Champagnes range from dry, "Brut," to slightly sweet, "Demi-Sec." Pinot Noir and Chardonnay grapes are used in Champagne blends, but "Blancs de Noirs" is made entirely of Pinot Noir and "Blancs de Blanc" is made from only Chardonnay grapes. The high acidity achieved by the northern location is crucial to the balance and structure of these wines.
Not every year is a "vintage" declared. In years when it is not, the wines are blended with the produce from other years to create the non-vintage blend, the house style that remains constant from year to year. But in a great vintage year, champagne houses will bottle by itself the unblended year's produce, and use other portions as "reserve" wines to supplement and enrich the non-vintage blend. A vintage champagne can age quite gracefully, and gain complexity just like any other great still wine.
Mild cheeses like gruyere and shellfish pair nicely with Champagne. Also, oysters and Champagne is a popular combination. A full-flavored vintage Champagne can go with almost any meal.
About France - Other regionsWhen it comes to wine, France is a classic. Classic blends, grapes and styles began in the country and they still remain. Think about it - people ask for a Burgundian style Pinot Noir, they refer to wines as Bordeaux or Rhone blends - Champagne even had to pass a law to stop international wineries from putting their region on the label of all sparkling wine.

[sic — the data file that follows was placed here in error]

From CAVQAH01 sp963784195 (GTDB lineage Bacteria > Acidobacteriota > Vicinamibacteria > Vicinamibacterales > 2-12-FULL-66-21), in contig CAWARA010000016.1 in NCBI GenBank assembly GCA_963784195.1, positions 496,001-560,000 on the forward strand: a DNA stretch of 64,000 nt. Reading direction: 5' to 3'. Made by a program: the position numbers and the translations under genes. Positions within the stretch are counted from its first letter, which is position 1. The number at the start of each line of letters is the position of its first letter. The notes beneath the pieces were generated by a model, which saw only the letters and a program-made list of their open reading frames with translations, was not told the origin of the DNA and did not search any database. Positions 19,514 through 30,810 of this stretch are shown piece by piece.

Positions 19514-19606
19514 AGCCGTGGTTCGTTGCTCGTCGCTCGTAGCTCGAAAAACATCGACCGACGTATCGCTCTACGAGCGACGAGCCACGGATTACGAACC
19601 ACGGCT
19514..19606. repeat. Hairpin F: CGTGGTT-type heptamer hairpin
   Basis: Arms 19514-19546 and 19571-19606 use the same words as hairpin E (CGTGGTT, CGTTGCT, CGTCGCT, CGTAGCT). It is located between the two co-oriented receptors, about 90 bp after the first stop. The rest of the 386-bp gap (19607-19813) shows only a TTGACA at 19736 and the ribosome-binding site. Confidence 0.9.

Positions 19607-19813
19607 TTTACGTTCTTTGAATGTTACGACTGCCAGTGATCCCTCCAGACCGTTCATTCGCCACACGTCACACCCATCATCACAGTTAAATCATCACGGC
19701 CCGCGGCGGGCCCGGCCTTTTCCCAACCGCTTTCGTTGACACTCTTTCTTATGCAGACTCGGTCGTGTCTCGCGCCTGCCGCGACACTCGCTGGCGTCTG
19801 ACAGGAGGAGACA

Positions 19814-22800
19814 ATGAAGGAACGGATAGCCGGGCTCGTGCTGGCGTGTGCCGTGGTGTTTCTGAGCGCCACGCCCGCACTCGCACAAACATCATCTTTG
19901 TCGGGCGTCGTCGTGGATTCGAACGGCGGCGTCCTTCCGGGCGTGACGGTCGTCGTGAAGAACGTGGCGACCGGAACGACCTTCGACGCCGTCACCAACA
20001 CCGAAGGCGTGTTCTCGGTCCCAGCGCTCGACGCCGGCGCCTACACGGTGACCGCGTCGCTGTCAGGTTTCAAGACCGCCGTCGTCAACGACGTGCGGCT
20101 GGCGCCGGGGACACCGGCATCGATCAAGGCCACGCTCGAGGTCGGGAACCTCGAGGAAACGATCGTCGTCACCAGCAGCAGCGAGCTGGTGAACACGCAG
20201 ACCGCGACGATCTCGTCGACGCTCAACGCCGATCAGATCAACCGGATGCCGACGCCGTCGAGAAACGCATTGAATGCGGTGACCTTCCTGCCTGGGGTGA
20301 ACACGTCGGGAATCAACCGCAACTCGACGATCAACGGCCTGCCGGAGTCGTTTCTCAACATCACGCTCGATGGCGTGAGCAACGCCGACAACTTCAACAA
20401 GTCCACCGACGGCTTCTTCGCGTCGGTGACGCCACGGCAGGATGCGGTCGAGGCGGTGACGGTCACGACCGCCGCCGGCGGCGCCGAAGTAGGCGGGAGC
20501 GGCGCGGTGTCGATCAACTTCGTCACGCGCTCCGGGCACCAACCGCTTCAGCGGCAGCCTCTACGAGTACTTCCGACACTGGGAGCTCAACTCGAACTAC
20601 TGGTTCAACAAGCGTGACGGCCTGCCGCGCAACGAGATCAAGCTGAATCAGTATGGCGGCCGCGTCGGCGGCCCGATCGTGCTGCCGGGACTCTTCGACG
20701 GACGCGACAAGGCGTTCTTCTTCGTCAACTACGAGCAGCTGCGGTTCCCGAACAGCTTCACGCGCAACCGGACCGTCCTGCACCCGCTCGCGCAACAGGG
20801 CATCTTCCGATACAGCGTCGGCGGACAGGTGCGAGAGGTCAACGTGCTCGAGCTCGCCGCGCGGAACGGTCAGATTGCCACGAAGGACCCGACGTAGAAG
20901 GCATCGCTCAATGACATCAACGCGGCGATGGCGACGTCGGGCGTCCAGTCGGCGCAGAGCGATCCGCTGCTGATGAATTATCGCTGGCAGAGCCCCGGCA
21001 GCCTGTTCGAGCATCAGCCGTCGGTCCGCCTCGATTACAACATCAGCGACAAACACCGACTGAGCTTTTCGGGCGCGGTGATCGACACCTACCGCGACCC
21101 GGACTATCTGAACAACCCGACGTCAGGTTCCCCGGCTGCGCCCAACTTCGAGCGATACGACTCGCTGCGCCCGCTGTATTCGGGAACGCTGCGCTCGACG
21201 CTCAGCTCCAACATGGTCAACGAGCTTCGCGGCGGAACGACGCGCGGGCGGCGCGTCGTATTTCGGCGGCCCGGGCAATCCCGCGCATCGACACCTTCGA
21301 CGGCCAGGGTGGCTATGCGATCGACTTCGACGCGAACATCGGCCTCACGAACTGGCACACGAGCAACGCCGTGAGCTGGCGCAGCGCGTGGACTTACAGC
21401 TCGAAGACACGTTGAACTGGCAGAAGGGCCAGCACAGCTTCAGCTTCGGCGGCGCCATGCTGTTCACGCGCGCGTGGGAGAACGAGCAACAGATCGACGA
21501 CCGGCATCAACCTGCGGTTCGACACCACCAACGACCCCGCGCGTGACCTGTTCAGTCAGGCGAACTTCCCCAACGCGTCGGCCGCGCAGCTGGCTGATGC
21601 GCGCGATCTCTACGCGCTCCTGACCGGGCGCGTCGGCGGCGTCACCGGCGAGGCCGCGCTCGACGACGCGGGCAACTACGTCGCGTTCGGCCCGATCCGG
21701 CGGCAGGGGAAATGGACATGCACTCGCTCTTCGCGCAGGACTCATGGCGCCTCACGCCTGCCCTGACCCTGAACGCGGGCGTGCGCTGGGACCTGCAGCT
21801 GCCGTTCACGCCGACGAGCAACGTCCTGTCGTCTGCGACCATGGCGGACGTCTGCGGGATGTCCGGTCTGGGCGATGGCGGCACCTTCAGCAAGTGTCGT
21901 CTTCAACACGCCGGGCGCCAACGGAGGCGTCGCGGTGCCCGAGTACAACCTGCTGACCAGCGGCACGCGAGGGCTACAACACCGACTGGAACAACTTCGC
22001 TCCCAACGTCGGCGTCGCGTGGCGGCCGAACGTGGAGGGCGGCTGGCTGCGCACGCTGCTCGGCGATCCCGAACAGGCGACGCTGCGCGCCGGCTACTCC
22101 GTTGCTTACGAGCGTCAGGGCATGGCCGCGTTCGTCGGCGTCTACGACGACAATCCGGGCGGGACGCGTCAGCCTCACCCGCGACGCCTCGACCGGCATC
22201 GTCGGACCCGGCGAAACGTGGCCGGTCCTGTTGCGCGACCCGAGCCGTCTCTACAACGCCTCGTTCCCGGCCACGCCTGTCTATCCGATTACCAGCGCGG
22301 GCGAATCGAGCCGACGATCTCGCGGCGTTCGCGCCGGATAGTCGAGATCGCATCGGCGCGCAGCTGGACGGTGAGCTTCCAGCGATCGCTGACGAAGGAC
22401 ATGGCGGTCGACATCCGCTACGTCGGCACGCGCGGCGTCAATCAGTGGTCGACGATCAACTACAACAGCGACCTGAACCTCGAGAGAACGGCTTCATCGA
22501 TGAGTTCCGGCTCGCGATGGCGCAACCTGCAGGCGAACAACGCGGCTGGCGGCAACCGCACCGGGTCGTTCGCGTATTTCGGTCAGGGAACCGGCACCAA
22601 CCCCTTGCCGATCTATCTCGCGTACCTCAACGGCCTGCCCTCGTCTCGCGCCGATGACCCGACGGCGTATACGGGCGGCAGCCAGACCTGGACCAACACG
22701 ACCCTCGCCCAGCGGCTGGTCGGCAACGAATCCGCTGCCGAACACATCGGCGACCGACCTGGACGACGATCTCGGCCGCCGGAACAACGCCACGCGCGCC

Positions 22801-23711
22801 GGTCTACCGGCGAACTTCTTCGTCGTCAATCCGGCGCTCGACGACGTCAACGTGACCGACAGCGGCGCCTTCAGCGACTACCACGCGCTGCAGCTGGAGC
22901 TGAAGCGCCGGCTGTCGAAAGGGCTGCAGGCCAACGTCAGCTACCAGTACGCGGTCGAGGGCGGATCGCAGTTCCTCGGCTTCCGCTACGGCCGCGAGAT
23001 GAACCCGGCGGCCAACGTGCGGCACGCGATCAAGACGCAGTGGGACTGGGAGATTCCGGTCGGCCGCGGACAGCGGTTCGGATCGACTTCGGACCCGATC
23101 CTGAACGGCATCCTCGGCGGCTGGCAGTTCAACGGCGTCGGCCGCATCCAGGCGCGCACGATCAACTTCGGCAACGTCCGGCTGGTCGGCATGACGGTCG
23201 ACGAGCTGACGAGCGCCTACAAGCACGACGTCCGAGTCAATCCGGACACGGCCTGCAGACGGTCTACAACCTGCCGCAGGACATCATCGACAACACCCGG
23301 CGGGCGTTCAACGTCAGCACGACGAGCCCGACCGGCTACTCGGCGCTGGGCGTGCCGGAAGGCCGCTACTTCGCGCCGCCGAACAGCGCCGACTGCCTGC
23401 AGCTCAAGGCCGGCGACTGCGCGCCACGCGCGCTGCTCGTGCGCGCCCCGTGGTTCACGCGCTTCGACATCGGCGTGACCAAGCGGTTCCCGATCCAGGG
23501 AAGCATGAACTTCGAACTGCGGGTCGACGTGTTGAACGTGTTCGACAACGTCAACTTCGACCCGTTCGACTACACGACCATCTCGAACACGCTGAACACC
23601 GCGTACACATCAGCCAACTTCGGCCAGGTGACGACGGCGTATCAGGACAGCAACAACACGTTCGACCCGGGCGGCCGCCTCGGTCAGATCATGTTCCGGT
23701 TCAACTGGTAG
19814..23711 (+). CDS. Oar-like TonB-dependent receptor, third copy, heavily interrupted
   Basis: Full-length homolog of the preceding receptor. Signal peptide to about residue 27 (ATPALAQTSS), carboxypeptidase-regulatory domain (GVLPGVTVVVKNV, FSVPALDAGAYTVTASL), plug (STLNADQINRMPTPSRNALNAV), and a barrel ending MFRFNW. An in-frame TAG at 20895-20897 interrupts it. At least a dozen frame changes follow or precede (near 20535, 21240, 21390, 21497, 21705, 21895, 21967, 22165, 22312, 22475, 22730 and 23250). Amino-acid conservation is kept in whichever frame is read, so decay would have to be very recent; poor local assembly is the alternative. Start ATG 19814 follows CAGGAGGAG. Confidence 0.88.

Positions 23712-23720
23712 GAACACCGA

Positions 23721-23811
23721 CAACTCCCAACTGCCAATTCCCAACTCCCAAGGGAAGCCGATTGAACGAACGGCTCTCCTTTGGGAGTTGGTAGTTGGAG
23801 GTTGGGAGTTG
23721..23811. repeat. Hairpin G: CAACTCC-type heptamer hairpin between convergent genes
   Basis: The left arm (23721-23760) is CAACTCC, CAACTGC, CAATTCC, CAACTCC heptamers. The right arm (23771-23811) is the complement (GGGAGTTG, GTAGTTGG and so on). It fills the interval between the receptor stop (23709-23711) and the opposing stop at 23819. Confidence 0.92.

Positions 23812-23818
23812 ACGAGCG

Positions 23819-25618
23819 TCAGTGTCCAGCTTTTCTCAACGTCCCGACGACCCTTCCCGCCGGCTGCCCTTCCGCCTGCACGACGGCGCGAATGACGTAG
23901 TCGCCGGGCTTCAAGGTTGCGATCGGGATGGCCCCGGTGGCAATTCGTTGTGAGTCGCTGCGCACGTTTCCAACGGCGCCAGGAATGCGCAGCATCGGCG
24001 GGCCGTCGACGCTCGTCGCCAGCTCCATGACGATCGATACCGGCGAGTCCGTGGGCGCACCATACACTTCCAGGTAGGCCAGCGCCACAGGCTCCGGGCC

The top regions of France are: Bordeaux, Burgundy, Champagne, Languedoc-Roussillon, Loire, Rhone. And these regions are so diverse! It makes sense that wine regions throughout the world try to emulate their style. Pinot Noir, Chardonnay, Cabernet Sauvignon and Syrah are no longer French varieties, but international varieties. They may not be the leader of cutting edge technology or value-priced wines, but there is no doubt that they are still producing wines of great quality and diversity.
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Alcohol By Volume GuideMost wine ranges from 10-16% alcohol by volume. Some varietals tend to have higher (for example Zinfandel and Cabernet Sauvignon) or lower alcohol levels (Pinot Noir and many white varietals), but there is always some variation from producer to producer. Some wine falls outside of this range, for instance Port weighs in closer to 20%, while Muscat and Riesling are usually a bit below 10%.
Wine Style Guide
Light & Crisp
- Light to medium bodied wines that are high in acid and light to medium fruit. Typically no oak.
Fruity & Smooth
- Light to medium bodied wines with lots of juicy fruit, typically medium acid and medium oak.
Rich & Creamy
- Full bodied wines that have typically undergone malo-lactic fermentation and/or spent time in oak.